Tag Archives: internet

Book review: Posting Peace, Douglas S. Bursch

Posting Peace: Why Social Media Divides Us and What We Can Do About It by Douglas S. Bursch (InterVarsity Press, 2021) is a timely book with some extremely useful ideas and some disappointingly weak argumentation. The main aim of the book, which is to explore ways in which we can be more peaceful on social media, is an important one and by the end it has some useful, spiritually grounded and sensible suggestions. (By the way, I was sent a free copy of the book in return for this review by Speakeasy – what follows is my honest opinion.) 

If this book was a cake, it would have some delicious icing in top, a boring but adequate Victoria sponge middle layer, and the bottom would be an unpleasant soggy mess of cold porridge or boiled cabbage. When you eat a cake, you can pick the icing off the top and leave the rest, and that’s what I would like to suggest readers should do with this book. However, the soggy bottom layer is strongly present throughout the first half of the book. It has twelve chapters, and it improves rapidly after chapter 5, with the best bits starting at chapter 8. Let me take you through the three layers so you can see for yourself why I describe it this way.

Assumptions, generalisations, and lack of evidence

A charitable reading of what happened to the first part of this book might say that it must have been written in a hurry and without access to good library resources. The textual evidence suggests it was completed after the beginning of the pandemic and before the election of Joe Biden, so this is a fairly likely scenario. However, the unfortunate fact is that the author is very prone to making claims which might be true, and seem like ‘common sense’ from some perspectives, but which are not necessarily true and for which no evidence is provided. They appear throughout the background narrative which sets up this book: a story of change, a story of how technology made everything worse, and in particular how people’s cognitive and social skills are affected by the use of technology. There are lots of examples but I’ll run through three to give you the idea.

Page 25: “Television limited our attention spans, weakened our reading capacities, and shifted our focuses to visual stimulation over an auditory focus.” 

No citation or other evidence is provided for this claim. It might even be true, but how would we know for sure? I like to watch TV but I also have the reading capacity to, err, read and review this book, so it obviously didn’t completely change what’s possible. Did the whole population really have an auditory focus before? Maybe they did to the extent that they were used to listening to the radio, but films and photography also existed, and visual art, forms of drama, and storytelling all go back as far as we can trace human history. I won’t even touch the thing about attention span, which depends a lot on the individual, the task, and the situation, and I’m not convinced is shaped much at all by the medium involved.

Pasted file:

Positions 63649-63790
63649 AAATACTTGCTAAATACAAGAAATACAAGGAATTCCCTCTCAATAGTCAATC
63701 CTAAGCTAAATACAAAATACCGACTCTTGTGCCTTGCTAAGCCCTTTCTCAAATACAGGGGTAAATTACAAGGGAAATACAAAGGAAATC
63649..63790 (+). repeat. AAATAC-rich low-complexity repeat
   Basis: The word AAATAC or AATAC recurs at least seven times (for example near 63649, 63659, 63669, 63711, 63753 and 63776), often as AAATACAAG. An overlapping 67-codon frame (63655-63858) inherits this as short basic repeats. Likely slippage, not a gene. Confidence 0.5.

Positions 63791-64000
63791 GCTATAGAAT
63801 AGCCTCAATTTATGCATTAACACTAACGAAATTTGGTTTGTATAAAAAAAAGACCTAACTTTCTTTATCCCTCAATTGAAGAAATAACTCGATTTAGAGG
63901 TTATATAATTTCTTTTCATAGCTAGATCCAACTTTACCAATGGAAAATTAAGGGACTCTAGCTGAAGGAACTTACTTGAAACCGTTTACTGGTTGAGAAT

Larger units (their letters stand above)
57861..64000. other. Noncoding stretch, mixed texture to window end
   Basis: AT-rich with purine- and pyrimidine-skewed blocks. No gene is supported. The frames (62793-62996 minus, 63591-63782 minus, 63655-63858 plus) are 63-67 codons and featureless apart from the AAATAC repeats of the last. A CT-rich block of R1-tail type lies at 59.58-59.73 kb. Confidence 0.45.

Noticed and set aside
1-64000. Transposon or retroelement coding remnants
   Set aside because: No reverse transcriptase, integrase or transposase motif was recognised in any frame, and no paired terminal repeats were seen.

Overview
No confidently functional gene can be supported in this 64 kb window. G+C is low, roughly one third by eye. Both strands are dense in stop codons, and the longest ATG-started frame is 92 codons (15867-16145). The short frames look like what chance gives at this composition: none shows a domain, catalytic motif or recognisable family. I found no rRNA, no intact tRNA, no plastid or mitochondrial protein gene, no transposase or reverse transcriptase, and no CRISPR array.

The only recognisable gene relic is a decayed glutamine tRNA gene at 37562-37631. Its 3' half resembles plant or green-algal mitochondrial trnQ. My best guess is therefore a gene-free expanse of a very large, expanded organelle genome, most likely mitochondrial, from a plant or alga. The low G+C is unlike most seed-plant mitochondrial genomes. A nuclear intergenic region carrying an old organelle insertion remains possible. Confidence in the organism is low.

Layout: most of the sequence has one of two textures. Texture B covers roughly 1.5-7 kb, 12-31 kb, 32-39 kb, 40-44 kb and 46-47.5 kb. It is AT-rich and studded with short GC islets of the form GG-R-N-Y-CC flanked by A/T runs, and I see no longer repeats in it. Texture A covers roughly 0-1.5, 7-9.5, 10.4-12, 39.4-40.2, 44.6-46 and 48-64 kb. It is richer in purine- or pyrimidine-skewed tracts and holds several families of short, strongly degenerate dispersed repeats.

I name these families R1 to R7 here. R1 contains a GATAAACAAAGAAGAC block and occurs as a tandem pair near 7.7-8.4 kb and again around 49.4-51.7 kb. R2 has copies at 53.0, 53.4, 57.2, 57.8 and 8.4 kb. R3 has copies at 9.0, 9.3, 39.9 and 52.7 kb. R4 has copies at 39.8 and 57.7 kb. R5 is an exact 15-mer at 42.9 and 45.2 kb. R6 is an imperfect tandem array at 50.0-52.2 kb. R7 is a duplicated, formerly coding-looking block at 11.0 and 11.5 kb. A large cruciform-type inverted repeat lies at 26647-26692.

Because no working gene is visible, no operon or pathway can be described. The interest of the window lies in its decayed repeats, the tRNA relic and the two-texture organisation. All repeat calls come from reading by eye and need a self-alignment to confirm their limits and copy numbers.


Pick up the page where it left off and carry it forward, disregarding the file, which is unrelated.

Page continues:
Page 28: “Although not everyone uses social media, the societal consequences of social media affect every person. What becomes normalized in our social media practices becomes standardized in our marriages, families, and friendships.”

This seems plausible at one level, but no evidence is given, and it’s easy to construct the opposite case. Context matters to human learning and communication – as people find out when they realise they know a word in their target language when using Duolingo, but can’t remember it when they try to use it in a sentence. Normal social behaviour in one context is not normal in another – if the way I act on social media is going to become normal in my marriage, why doesn’t it go the other way? But I’m pretty sure that I, and all the other married people I know, behave differently when alone with our partners to the way we behave online. Every day, most people also manage to behave differently and appropriately in lots of other settings, even on different kinds of social media. I don’t put the same things on my work Slack and my Twitter feed, and I don’t answer an email from my grandparents the same way I answer an email from a professional contact. That being so, it seems like this sentence and others like it were added to the text to build up the stakes and make the topic of this book seem important – but I think the people it’s for already knew that it mattered. If anything, a description of the positives of social media, explaining why it’s useful and interesting and fun and why people (especially Christians, given the wider focus of the book) should engage with it rather than distain it, might make this case in a more convincing way. And it might be easier to provide evidence for that.